Before voting to support the cash-strapped Lower Valley Ambulance Service, Springdale City Commissioner Tim Basilone is asking two things.
Basilone wants to see a solid business plan and proof that the EMS provider can successfully serve as the city’s primary ambulance provider.
Basilone made these questions at last week’s township commissioners meeting, where the commissioners were discussing a request for funding from the seven municipalities that directly serve the ambulance service. The city of Springdale is one of them.
“It’s like when a business goes to a bank to get a loan, one of the things they provide is a business plan,” Basilone said.
Lower Valley Ambulance Service officials say many of the patients they transport expect insurance payments to use the service instead of providing the service. Lower Valley officials say this has made the nonprofit agency financially unstable.
As a result, Lower Valley is asking the communities it serves — Springdale Township, Springdale, Harmar, Cheswick, Verona, Oakmont and Indiana City — to donate money to cover operating costs.
He informed the community that he needed $50 per resident in each community.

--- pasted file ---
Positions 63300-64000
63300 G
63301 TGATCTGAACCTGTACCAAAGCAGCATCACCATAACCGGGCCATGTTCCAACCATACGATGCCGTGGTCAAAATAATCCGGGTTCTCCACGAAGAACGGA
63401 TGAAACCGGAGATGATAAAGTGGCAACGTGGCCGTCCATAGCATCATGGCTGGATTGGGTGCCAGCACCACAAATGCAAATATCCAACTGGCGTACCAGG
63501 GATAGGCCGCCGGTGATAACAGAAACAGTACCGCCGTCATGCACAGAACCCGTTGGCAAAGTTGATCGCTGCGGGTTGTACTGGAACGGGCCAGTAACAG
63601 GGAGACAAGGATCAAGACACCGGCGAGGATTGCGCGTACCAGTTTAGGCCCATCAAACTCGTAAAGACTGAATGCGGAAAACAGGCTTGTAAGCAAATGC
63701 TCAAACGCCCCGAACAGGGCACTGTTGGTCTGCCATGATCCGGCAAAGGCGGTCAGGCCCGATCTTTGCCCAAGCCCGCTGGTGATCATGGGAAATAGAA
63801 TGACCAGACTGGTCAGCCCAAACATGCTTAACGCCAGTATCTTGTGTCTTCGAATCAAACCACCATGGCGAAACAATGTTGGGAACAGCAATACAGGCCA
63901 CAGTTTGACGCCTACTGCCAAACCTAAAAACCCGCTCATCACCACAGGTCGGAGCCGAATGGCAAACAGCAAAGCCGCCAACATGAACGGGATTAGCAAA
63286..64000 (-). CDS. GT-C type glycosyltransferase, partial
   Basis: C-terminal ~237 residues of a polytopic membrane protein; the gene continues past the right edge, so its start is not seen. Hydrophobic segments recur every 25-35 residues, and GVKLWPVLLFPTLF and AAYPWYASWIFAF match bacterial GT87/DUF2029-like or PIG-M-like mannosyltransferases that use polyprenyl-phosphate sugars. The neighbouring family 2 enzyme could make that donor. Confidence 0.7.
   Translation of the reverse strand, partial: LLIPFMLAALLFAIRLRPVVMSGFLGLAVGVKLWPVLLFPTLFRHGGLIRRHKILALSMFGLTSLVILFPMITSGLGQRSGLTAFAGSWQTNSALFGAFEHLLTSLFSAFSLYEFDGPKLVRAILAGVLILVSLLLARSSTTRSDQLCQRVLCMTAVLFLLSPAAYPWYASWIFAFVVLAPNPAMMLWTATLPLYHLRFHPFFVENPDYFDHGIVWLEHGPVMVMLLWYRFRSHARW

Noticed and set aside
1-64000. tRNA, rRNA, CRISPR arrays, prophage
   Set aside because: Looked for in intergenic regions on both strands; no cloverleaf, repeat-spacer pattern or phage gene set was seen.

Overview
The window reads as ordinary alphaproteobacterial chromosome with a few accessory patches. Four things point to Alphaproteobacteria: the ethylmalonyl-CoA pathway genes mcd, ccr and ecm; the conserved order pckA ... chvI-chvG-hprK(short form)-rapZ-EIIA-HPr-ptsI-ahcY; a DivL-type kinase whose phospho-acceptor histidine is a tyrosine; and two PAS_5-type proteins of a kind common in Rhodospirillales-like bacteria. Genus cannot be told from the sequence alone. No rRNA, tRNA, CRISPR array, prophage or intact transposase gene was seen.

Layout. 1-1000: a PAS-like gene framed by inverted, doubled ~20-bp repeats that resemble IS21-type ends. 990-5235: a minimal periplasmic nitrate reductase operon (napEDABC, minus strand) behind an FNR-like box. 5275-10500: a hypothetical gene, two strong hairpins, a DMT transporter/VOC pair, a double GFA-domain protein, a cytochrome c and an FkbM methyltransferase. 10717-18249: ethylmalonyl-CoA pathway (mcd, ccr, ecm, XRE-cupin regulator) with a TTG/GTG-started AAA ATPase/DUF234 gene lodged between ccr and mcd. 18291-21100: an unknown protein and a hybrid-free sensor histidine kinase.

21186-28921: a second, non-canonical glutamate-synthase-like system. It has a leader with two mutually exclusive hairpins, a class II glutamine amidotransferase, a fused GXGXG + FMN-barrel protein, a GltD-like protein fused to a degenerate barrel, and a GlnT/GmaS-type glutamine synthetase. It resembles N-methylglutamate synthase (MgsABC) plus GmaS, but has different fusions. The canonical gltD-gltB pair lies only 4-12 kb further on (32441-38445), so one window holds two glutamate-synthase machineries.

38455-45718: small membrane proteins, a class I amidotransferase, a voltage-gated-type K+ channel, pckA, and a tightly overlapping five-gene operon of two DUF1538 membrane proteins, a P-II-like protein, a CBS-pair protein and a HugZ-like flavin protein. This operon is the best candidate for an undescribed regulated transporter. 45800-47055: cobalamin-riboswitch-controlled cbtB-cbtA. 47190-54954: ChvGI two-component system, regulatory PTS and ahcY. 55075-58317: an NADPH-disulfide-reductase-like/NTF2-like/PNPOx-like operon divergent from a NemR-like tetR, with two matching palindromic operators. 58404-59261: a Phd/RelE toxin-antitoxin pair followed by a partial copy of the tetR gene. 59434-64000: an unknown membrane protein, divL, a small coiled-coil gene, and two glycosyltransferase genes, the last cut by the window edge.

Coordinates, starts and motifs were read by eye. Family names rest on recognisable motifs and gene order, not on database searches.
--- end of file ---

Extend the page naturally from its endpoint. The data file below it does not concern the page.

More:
In the city of Springdale, it comes to just under $78,000, based on its 1,557 residents.
At their request, Lower Valley officials have drawn up a seven-point short-term plan, the first of which is to get financial support from municipalities.
There seemed to be only one other point in easing the financial situation, which was to “continue to identify and reduce expenses such as office space, vehicles, etc.”
The remaining five items include hiring an executive director, renegotiating the union contract, increasing salaries for EMTs and paramedics, hiring and retaining more EMTs and paramedics, continuing community service and adding wheelchair van services.
“They need to come back to us, and their plan needs to have more substance to it,” Basilone said.
“You better come up with a business plan,” he said. “They don’t talk about how to do things differently to survive.”
Craig Alexander, the city’s legal counsel, said the city government is required to provide emergency services to residents.
“You have to provide EMS. You have to provide ambulance service,” Alexander told the commissioners. “It doesn’t mean (using) Lower Valley, but you have to provide it.”
Basilone questioned whether Lower Valley could continue to serve all of its communities.
“If they can’t cover every primary[community]we need to know,” he said.
City Manager Bill McElligott is scheduled to meet with Lower Valley Ambulance Service officials this week to relay Basilone’s requests.
He said he’s not sure how many communities will support the Lower Valley funding request.
“Most of the Lower Valley board members are from Oakmont, and I’m not sure Oakmont will stick with them,” McElligott said.